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President’s double: Eccentric businessman hatches bold plan to skirt law & lead Algeria

President’s double: Eccentric businessman hatches bold plan to skirt law & lead Algeria
Denied a shot at the Algerian presidency thanks to a law banning candidates who have held dual citizenship, businessman Rachid Nekkaz has come up with a brazen plan to secure himself the top job anyway – using his namesake cousin.

After weeks of traveling around Algeria collecting the 60,000 voter signatures necessary to make him eligible to run for president, it turned out that there was still a major roadblock in his path.

Despite dutifully renouncing his French citizenship, Nekkaz remains ineligible for the job, because the country’s law prevents anyone who has ever held citizenship of another country from running.

Cunning plot

The minor issue of the law has not put a stop to Nekkaz’s gallop, however, and instead of accepting his fate the businessman enlisted his cousin and namesake, who is a mechanic, to run in his place.  

So a man also called Rachid Nekkaz put himself forward as a candidate, and the businessman then announced on Facebook that if he wins the April 18 election, the two “will immediately create the post of vice president” which will, of course, be given to his colluding cousin. The elected mechanic would then resign so Nekkaz could take up the role of president – a foolproof plan, if ever there was one.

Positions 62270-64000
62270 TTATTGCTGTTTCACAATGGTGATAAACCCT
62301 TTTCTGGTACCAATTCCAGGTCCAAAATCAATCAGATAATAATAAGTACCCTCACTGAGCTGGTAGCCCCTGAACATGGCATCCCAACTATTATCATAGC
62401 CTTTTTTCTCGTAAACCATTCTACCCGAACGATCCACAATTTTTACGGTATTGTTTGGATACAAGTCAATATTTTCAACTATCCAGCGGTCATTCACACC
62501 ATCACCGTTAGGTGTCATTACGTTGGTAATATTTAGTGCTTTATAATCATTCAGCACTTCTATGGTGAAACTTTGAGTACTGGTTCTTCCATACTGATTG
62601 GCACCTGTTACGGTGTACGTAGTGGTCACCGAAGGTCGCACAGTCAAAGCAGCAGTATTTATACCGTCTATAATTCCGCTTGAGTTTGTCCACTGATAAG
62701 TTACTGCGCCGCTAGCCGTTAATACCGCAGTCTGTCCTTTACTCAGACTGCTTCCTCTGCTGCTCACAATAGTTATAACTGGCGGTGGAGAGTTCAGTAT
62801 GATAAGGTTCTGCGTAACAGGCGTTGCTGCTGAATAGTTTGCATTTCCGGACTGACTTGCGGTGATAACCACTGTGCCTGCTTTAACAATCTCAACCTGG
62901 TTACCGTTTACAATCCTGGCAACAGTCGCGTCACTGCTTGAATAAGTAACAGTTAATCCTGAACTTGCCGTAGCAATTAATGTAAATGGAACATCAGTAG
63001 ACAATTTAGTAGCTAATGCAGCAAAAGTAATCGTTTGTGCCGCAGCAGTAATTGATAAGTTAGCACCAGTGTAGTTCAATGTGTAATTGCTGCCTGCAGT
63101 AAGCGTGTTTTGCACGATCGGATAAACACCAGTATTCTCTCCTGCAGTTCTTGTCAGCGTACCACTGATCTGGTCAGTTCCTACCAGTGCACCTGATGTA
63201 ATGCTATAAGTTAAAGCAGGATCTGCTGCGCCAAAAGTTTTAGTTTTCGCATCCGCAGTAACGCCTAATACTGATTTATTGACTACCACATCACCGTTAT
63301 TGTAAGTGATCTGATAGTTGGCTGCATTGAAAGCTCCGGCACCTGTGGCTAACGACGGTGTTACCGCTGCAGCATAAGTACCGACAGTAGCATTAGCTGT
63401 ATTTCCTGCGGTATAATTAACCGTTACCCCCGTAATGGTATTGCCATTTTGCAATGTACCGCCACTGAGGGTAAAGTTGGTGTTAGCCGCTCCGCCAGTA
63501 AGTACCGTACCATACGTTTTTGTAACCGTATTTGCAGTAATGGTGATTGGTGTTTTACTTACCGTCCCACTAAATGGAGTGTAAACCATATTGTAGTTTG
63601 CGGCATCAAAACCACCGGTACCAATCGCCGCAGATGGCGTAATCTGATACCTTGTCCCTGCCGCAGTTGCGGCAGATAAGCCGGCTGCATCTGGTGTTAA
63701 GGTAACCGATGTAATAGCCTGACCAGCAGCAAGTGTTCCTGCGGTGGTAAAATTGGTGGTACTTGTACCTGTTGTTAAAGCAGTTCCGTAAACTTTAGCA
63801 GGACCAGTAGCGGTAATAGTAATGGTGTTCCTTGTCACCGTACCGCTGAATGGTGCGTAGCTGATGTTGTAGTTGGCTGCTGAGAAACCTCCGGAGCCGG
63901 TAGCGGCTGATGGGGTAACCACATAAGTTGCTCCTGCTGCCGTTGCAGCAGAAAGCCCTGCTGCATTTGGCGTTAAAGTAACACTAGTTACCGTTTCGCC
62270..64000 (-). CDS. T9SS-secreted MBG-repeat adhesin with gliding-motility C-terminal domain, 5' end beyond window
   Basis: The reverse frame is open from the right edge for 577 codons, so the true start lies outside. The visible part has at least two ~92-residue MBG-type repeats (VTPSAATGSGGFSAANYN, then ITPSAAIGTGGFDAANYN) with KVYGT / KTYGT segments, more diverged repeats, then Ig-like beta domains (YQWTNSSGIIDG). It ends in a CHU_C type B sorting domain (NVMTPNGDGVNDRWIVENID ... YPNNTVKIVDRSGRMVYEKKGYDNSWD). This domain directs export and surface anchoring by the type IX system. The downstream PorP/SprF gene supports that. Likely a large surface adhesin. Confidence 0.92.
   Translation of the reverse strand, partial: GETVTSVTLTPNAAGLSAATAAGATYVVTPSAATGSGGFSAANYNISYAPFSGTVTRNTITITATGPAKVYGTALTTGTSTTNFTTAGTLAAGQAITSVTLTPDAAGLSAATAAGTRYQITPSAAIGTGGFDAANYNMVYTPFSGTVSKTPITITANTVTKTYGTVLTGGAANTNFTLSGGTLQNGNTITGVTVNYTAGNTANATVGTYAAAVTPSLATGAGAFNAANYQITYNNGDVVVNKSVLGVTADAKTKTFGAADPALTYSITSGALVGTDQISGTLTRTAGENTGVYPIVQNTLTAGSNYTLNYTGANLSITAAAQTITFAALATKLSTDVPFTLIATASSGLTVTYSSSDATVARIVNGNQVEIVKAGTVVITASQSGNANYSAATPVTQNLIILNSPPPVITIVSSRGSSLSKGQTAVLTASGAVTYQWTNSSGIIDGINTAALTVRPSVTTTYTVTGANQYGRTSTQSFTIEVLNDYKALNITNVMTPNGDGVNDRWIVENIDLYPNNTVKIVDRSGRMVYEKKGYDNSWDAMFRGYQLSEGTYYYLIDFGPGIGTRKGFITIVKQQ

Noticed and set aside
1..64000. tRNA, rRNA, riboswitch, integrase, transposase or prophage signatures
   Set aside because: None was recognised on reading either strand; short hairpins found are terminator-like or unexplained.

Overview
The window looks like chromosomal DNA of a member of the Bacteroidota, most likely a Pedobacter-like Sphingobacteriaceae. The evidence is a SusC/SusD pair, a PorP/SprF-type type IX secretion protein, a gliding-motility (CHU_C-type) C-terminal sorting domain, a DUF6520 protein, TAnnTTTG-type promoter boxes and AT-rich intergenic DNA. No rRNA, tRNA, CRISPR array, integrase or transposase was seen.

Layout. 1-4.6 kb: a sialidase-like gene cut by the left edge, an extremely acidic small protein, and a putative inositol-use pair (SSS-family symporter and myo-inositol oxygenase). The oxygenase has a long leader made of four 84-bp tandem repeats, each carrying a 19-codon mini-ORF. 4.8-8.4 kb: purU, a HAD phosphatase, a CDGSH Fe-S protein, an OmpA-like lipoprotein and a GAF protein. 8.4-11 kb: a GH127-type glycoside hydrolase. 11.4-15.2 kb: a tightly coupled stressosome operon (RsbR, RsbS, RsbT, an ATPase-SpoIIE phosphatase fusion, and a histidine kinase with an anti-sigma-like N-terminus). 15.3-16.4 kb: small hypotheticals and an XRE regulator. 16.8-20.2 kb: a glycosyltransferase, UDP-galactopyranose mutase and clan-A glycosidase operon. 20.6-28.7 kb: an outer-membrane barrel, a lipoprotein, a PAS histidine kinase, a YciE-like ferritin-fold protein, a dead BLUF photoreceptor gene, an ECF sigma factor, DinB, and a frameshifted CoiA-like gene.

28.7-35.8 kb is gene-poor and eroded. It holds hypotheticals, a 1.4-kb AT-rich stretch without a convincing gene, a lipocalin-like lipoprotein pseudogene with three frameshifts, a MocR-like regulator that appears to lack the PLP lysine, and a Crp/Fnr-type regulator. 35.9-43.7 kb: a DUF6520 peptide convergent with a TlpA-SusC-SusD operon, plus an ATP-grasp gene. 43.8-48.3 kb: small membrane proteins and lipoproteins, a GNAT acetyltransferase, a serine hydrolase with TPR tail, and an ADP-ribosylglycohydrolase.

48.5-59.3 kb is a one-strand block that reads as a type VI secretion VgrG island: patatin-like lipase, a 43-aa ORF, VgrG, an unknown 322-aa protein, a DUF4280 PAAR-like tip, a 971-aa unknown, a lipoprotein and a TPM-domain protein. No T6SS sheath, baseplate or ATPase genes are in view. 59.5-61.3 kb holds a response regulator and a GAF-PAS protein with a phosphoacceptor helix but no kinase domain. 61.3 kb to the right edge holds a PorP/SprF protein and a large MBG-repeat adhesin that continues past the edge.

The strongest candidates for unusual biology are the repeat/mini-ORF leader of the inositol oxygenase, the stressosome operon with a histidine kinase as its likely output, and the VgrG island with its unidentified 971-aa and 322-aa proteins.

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It’s not the first time Nekkaz has tried to become Algeria’s president. He also tried to stand in 2014, but then claimed the 62,000 signatures he collected had been stolen.

French presidential run

Nekkaz’s presidential aspirations have not been limited to Algeria. He also tried to run for president in France in 2007, but received endorsements from only 13 people in political office – far from the 500 he needed.

Revising his goals, he tried running for office in the 7th district of Seine-Saint-Denis, but received only 156 votes – just over half a percent. Nekkaz made another try in the 2008 municipal elections, promising €300 to every voter if elected (to no avail).

Sabotaging Burqa ban

Nekkaz was back in the headlines in September 2017, leading a campaign against Austria’s ban on facial coverings – dubbed the ‘burqa ban’ – by promising to pay any Muslim woman’s fine under the law, which, he said, violated freedom of religion.

“If one accepts religious freedom, one must also accept the manifestations of religion,” he told the Austrian news agency APA in September 2017, before the law went into effect. Nekkaz added he had by then already spent around $360,000 on covering face-veil fines in various European countries.

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The Algerian businessman noted he was not a supporter of wearing the veil, but objected to the ban on principle.

Nekkaz was arrested and fined himself in October, when he protested against the law… by covering his face with a photo of Chancellor Sebastian Kurz and several Euro banknotes.

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